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The owner of an Australian fish and chip shop called The Battered Wife says she has been forced out of business following an "abusive witch hunt" by people unhappy with its name.
Carolyn Kerr defended the name last year, saying the shop in Queensland raised awareness about family violence.
But it has drawn months of controversy, with state lawmakers and others arguing the name trivialises abuse.
Ms Kerr said she could not afford a looming audit by an industry watchdog.
It had been prompted by an "anonymous complaint" about staff wages, she said. The shop in the town of Innisfail has been open since 2017.
"I can't see anyway I can trade my way through it," Ms Kerr said in a video posted online.
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She added that unidentified critics of the shop had "threatened to throw bricks through my window", and made complaints to other government agencies.
Ms Kerr did not elaborate on the complaint about wages. The watchdog, Australia's Fair Work Commission, did not immediately comment.

Business 'out of step'

Last year, several female politicians criticised the name of the shop as unacceptable.
"That business is completely out of step with what [the] community's expectations are," said Queensland Attorney-General Yvette D'ath.
In her response at the time, Ms Kerr said: "I batter fish, I'm married to my business and I want to make a difference."
The shop is due to close next week.
The UN has said violence against women in Australia is "disturbingly common", but experts say it is not an outlier among developed nations.
On average, one woman per week is murdered in Australia by a current or former male partner, according to anti-violence group Our Watch.

'Battered Wife' fish shop to close after backlash in Australia

The owner of an Australian fish and chip shop called The Battered Wife says she has been forced out of business following an "abusive witch hunt" by people unhappy with its name.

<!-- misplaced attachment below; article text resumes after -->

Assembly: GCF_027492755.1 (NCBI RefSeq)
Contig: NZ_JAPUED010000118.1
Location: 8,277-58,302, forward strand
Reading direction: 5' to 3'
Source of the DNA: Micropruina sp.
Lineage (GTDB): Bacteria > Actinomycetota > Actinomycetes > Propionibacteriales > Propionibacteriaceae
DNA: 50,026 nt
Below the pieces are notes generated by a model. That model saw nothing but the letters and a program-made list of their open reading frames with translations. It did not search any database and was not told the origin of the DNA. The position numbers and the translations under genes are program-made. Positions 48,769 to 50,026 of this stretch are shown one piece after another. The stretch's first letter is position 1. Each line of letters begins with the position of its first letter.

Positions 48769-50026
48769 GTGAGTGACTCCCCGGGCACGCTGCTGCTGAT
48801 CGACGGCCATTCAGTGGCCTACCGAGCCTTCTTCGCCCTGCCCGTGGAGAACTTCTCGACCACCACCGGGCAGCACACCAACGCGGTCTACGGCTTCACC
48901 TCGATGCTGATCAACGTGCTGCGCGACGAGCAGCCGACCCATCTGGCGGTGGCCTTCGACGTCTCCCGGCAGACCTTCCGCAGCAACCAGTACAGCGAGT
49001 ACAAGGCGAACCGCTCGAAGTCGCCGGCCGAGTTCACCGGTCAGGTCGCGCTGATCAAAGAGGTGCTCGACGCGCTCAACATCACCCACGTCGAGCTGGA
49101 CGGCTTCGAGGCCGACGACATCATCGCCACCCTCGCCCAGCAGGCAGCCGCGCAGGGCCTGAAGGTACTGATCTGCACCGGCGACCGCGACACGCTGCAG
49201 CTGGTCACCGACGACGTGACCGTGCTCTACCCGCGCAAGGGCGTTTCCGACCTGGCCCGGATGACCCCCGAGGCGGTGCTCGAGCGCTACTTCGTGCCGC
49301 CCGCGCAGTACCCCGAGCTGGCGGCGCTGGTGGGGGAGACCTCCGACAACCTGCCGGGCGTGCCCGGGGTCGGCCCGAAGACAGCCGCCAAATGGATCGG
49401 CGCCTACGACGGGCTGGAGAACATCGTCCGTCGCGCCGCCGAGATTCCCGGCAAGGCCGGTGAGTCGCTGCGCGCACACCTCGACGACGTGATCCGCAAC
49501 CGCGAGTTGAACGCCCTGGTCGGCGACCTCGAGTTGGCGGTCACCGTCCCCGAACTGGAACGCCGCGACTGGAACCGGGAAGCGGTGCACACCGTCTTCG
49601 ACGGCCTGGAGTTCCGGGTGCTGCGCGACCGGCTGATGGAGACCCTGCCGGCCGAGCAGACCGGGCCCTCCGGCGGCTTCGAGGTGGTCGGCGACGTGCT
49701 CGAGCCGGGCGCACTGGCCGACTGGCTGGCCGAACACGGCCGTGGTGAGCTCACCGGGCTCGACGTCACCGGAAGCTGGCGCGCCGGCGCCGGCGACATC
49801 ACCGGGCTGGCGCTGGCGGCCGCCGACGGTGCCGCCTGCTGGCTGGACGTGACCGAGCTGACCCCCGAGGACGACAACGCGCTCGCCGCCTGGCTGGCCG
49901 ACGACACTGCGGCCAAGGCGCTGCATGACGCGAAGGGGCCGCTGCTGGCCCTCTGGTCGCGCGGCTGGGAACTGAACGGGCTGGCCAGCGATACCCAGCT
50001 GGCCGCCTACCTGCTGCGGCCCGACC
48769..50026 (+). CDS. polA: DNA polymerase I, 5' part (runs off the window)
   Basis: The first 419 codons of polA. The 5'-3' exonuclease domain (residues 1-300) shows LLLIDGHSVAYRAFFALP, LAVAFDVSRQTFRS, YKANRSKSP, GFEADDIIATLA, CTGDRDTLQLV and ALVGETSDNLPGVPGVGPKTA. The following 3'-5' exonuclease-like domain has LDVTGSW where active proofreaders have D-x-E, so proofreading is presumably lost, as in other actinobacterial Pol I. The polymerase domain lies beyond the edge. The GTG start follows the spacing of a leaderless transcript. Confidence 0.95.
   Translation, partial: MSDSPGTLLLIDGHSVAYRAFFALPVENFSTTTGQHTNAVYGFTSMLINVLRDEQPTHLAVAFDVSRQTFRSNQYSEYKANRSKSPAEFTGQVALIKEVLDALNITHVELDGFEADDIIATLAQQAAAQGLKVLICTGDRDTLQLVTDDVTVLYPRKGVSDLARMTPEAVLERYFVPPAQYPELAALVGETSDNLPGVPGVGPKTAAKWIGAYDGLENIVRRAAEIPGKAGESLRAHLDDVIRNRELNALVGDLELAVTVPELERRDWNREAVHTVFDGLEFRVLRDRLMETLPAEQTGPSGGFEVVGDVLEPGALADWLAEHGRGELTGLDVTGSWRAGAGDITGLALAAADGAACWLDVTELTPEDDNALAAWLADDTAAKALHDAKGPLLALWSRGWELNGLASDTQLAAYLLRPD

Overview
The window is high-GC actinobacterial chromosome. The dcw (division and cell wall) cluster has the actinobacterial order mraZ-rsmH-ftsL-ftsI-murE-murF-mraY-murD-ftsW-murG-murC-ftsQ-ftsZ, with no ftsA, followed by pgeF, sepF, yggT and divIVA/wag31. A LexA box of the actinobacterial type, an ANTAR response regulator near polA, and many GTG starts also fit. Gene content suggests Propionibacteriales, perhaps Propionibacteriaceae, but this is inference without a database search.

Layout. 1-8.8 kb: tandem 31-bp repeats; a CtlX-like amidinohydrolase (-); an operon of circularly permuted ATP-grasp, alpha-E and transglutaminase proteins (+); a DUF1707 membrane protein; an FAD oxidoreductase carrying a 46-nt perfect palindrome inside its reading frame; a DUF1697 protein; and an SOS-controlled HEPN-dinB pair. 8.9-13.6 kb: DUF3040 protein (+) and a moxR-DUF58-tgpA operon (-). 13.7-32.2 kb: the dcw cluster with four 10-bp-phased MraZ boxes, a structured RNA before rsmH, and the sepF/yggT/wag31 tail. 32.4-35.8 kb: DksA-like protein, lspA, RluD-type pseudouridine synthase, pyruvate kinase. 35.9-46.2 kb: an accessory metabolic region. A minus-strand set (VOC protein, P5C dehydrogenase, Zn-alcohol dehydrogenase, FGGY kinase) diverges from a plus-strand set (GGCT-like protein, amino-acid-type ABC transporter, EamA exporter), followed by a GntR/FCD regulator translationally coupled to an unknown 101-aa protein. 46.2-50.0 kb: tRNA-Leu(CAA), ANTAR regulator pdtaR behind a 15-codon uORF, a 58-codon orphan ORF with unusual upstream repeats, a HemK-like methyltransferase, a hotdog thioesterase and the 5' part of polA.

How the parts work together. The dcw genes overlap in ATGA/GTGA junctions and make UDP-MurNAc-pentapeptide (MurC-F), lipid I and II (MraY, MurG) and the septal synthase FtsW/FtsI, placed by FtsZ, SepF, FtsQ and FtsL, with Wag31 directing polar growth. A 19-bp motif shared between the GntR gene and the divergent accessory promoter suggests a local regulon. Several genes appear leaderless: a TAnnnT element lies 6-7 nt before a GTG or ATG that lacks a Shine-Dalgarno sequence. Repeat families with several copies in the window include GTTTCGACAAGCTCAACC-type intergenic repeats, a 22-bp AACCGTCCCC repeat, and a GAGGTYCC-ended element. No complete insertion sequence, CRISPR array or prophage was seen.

Carolyn Kerr defended the name last year, saying the shop in Queensland raised awareness about family violence.
But it has drawn months of controversy, with state lawmakers and others arguing the name trivialises abuse.
Ms Kerr said she could not afford a looming audit by an industry watchdog.
It had been prompted by an "anonymous complaint" about staff wages, she said. The shop in the town of Innisfail has been open since 2017.
"I can't see anyway I can trade my way through it," Ms Kerr said in a video posted online.
  • Cow-hanging restaurant draws controversy
  • Outrage over British Colonial restaurant
She added that unidentified critics of the shop had "threatened to throw bricks through my window", and made complaints to other government agencies.
Ms Kerr did not elaborate on the complaint about wages. The watchdog, Australia's Fair Work Commission, did not immediately comment.

Business 'out of step'

Last year, several female politicians criticised the name of the shop as unacceptable.
"That business is completely out of step with what [the] community's expectations are," said Queensland Attorney-General Yvette D'ath.
In her response at the time, Ms Kerr said: "I batter fish, I'm married to my business and I want to make a difference."
The shop is due to close next week.
The UN has said violence against women in Australia is "disturbingly common", but experts say it is not an outlier among developed nations.
On average, one woman per week is murdered in Australia by a current or former male partner, according to anti-violence group Our Watch.

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